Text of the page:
Any views expressed in this article are those of the author and not of Thomson Reuters Foundation.
On 24 March, the Mexican government introduced a telecommunications bill in the Senate that is intended to supplement existing federal telecoms legislation in force since 1995. It is officially designed to restore the balance of power between the giants in the market and the small players.
However, the draft has aroused strong reactions because of its provisions that would give the government the right to monitor media content. Senators are due to start considering the proposals later today.
Some parts of the bill could favour media diversity while others would allow the creation of a media surveillance system by the government. President Enrique Pena Nieto has said he wants to boost diversity. The market is currently ruled by two telecoms giants, America Movil, owned by telephone mogul Carlos Slim, and Televisa, the country's main TV broadcaster.
One of the trickiest issues in the bill is a proposal to downgrade the Federal Telecommunications Institute, which has so far been independent. The draft aims to bring it closer to the government. It would also give the government the right to oversee media content "in priority cases, exceptionally and in emergencies". Several articles would give the government the unprecedented right to intervene in communications traffic, such as blocking telecoms signals in places or during events regarded as "critical for public security".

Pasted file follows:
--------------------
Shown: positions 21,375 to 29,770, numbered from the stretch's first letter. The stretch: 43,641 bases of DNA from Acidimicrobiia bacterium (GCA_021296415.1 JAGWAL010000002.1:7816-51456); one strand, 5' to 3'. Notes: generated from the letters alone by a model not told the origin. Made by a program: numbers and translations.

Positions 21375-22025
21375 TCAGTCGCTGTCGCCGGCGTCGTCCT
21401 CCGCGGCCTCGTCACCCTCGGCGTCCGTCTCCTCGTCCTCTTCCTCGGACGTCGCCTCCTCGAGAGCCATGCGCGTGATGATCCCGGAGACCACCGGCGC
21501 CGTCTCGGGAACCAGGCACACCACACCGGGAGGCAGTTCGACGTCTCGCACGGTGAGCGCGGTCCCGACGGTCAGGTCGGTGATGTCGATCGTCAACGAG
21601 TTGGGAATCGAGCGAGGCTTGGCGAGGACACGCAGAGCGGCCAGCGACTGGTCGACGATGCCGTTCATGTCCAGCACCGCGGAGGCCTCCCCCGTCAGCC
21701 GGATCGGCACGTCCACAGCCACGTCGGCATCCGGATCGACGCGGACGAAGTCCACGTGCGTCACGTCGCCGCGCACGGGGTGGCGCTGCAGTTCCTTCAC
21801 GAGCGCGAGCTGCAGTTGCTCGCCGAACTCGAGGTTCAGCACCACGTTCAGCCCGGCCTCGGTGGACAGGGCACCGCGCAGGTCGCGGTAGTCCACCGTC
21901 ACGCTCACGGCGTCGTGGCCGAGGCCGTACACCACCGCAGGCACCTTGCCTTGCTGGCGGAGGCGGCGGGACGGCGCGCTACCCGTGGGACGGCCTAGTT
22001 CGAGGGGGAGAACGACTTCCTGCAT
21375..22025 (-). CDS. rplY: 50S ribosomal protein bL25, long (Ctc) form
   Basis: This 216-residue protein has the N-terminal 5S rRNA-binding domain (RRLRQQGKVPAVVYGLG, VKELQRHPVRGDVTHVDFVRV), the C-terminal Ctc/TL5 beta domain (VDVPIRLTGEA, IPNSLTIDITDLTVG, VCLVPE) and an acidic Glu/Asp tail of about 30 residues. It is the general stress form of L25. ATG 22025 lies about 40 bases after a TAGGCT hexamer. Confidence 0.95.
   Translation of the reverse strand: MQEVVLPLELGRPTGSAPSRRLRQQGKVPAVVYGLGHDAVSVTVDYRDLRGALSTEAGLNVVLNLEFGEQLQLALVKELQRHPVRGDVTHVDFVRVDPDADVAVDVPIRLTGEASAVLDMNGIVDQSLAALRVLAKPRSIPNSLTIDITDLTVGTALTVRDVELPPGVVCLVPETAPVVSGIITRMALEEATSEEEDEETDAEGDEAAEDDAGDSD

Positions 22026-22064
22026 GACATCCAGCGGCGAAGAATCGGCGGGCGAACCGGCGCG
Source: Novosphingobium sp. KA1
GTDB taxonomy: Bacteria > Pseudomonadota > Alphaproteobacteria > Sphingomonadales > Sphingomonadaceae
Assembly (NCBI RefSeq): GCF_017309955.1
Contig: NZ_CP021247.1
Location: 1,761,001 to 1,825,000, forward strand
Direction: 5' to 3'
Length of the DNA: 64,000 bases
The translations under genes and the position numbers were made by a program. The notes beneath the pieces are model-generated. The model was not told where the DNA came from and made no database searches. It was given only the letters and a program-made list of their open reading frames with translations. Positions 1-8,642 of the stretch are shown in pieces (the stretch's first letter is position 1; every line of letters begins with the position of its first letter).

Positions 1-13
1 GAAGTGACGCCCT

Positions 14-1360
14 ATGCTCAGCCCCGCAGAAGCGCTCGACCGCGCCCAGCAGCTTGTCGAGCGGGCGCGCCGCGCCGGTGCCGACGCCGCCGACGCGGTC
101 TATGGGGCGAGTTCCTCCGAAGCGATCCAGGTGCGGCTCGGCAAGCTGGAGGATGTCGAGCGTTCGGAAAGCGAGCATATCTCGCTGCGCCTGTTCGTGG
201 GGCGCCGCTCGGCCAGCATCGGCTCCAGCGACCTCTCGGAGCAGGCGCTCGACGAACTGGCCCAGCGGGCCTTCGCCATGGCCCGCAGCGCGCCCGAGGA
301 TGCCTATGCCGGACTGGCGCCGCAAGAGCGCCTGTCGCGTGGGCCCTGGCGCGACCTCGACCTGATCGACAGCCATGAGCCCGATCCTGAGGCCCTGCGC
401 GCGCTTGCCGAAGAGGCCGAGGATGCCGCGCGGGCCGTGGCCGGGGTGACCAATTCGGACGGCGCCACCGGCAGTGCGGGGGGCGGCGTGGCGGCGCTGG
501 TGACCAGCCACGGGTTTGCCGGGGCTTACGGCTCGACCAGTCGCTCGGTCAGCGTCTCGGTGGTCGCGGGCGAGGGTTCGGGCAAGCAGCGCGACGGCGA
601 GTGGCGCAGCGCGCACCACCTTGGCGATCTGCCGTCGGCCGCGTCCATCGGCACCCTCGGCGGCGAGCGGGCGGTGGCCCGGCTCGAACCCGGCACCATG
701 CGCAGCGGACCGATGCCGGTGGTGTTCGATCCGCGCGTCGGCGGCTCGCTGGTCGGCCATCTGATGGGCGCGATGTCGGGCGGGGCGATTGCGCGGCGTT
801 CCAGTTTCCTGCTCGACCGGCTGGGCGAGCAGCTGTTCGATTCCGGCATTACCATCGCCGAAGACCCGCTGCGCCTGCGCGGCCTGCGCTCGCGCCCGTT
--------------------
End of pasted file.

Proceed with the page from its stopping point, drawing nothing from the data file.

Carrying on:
"Reporters Without Borders is concerned at the danger to the fundamental ban on censorship guaranteed by article seven of the Mexican constitution," said Camille Soulier, the head of the organization's Americas desk.
"The principle of editorial neutrality guaranteed under the constitution should not be ignored in the new bill. The organization is particularly worried that the government will have the right under article 197 to block access to content, applications or services regarded as endangering national security. This article's lack of precision leaves the door open for prior censorship. Where do you draw the line between an attack on national security and a news story in the public interest?"
The bill also contains discriminatory elements. The new licensing system provides for commercial licences for 20 to 30 years and 10 to 20 years for government and public franchises. Community radio stations, which fall into the latter category, will suffer the discrimination of shorter-duration licences, which must be renewed more frequently.